FIG. 7 illustrates a detailed sequence 700 of operations that operation 606 of method 600 may include, in accordance to some embodiments. Thus, stabilizing may commence at operation 702 with detecting an eye area in one or more first frames of the input video. For example, the eye area may be detected in the first 100 frames of the input video. In some embodiments, at operation 704, the eye area may be masked by a mask having a shape of a square. The square may be enlarged to allow for shaking of a receiver and/or head of the user and taken to all frames of the input video. Thus, the eye area may be masked on all frames of the input video so that eye movements do not interfere with stabilizing of the input video.

The mask may be referred to as a masked portion and the rest of the frame may be referred to as an unmasked portion. At operation 706, based on the unmasked portion, the input video may be stabilized to detect a shaking movement of the receiver. When the shaking movement is detected, it may be applied to the mask at operation 708.

The mask may be referred to as a masked portion and the rest of the frame may be referred to as an unmasked portion. At operation 706, based on the unmasked portion, the input video may be stabilized to detect a shaking movement of the receiver. When the shaking movement is detected, it may be applied to the mask at operation 708.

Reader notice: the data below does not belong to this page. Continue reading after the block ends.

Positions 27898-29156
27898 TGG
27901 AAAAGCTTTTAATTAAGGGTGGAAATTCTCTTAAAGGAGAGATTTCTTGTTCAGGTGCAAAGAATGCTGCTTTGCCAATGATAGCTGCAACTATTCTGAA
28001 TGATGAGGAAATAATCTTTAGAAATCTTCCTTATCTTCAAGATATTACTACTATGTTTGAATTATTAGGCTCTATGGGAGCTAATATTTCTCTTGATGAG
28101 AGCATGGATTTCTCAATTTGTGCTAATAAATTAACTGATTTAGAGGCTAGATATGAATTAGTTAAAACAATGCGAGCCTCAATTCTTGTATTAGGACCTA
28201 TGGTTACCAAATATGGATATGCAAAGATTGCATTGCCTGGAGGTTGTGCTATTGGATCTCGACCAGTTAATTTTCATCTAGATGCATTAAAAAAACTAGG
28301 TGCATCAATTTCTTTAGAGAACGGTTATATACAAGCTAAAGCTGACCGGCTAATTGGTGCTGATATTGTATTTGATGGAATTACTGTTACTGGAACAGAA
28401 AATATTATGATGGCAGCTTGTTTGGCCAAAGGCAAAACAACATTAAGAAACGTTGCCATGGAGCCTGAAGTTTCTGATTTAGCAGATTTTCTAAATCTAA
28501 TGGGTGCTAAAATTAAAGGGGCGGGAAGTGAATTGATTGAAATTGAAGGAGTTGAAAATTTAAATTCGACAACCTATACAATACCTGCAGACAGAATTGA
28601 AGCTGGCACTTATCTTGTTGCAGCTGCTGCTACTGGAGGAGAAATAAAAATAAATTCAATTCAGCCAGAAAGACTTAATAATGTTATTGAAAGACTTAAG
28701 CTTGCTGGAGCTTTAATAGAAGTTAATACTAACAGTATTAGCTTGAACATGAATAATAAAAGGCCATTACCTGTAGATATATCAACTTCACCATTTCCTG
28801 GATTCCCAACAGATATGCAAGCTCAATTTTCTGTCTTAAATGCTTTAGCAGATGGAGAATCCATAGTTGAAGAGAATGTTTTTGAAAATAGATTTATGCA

FIG. 8 illustrates an alternative detailed sequence 800 of operations that operation 606 of method 600 may include, in accordance to some embodiments. Here, stabilizing may commence at operation 802 with separating the video into a low rank component and a sparse component using a compressed sensing algorithm, such as robust principal components analysis (RPCA) and its variations that estimate the camera shake together with a movement of a small area in the image, and lighting variation. In some embodiments, to estimate the RPCA, software such as TFOCS or CVX can be used. For example, the RPCA may separate a partial face and eye brows area into a low rank component and a sparse component. The low rank component may be determined based on its varying along a few principal components. The eye area into the sparse component may be determined based on the fact that the eyeball location is mostly unique on different frames.

In some embodiments, the sparse component may be used as the eye.

At optional operation 804, a further eye detection algorithm may be applied to either the original video, or the low rank component. The applied algorithm may create a mask to mask an eye area in the frames of the input video. The applied algorithm may include, for example, a Viola Jones algorithm, and may further filter the sparse component to exclude pixels outside the detected eye area. Thus, at operation 806, the created mask may be applied to the sparse component.

In some embodiments, the sparse component may further be filtered by taking a standard deviation between the frames and only looking at pixels with high variation.